Novella a Day in May 2020 #22

Pedro Páramo – Juan Rulfo (1987, trans. Margaret Sayers Peden 1993) 122 pages

I’m embarrassed to say I’d never heard of Pedro Páramo, as in the introduction to my edition Susan Sontag proclaims it “one of the masterpieces of twentieth century world literature”. Apparently it was huge influence on Gabriel García Márquez when he wrote 100 Years of Solitude. Eek, how have I not heard of it? I might have been intimidated had I known of its reputation, but as it was, I just picked it up because I thought it looked interesting and found all this out afterwards (I always read introductions at the end).

It opens with a man named Juan Preciado travelling towards an unknown town:

“I had come to Comala because I had been told that my father, a man named Pedro Páramo, lived there. It was my mother who told me. And I had promised her that after she died I would go see him.”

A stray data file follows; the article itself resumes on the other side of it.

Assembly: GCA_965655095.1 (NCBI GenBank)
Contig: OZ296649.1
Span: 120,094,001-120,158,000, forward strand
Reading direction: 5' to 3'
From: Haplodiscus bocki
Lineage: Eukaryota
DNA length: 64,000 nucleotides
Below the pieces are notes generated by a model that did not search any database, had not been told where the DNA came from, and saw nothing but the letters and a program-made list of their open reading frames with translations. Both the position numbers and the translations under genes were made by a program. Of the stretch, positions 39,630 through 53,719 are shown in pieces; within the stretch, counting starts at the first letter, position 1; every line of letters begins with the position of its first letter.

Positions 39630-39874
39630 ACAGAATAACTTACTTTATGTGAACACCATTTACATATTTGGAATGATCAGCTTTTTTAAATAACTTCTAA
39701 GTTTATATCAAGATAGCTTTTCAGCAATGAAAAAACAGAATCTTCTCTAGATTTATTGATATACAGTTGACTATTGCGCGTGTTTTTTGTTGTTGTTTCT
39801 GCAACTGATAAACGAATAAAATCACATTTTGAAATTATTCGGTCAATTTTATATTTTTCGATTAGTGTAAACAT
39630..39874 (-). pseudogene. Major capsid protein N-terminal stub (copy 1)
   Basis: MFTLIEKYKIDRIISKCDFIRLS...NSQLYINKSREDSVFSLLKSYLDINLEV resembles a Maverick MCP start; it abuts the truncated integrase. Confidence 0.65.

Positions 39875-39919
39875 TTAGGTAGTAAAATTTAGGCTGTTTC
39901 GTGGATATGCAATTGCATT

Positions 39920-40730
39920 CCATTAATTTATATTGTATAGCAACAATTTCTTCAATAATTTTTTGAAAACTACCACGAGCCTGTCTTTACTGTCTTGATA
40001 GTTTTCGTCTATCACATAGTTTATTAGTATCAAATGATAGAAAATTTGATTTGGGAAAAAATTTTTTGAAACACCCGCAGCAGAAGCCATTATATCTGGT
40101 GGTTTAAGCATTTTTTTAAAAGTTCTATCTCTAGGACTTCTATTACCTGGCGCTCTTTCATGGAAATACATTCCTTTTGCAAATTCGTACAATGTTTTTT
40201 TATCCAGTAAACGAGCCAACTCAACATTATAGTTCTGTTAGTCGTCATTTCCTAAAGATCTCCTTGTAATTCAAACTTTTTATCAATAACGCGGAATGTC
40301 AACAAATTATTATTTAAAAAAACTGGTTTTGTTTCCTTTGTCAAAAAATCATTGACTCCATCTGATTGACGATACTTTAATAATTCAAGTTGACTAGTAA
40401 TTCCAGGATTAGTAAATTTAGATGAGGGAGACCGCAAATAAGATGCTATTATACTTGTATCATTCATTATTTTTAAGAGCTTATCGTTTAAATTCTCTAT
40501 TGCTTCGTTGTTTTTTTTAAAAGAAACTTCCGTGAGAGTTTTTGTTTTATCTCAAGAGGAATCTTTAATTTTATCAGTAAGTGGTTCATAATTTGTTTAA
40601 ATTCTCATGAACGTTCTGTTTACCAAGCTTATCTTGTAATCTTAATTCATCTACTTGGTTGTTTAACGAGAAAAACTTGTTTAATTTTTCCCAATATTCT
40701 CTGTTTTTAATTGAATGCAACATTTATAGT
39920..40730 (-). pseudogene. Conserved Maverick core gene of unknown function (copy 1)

He meets a man who may be his brother, who tells him his father is both “living bile” and also dead, so he won’t be able to fulfil his mother’s wish to get what his father owes him.

Soon it becomes apparent that Pedro Páramo is not the only one who’s dead; Comala is a ghost town, filled with spirits of previous occupants. Juan can never be sure if anyone he meets is living or dead, and whether they are speaking of the present or the past.

As the various apparitions tell their stories the narrative moves back and forth across time and we learn of the events that led Comala to change from a thriving centre to a desolate no man’s land. Pedro is cruel and powerful, and that combination is devastating.

“the day you went away I knew I would never see you again. You were stained red by the late afternoon sun, by the dusk filling the sky with blood. You were smiling.”

I know a lot of people find magic realism off-putting, but I would urge you to give Pedro Páramo a try. The story of corruption and personal tragedy being acted out on the inhabitants of a town is grounded in a recognisable reality and the engaging story is easy to follow despite its complexity.

I know I’ve not said much about it here, but I really enjoyed discovering Comala alongside Juan so I don’t want to go into too much detail! The characters are intriguing and the story constantly surprising. Pedro Páramo is a richly detailed, mutli-layered novel that I’m sure will reward re-reading.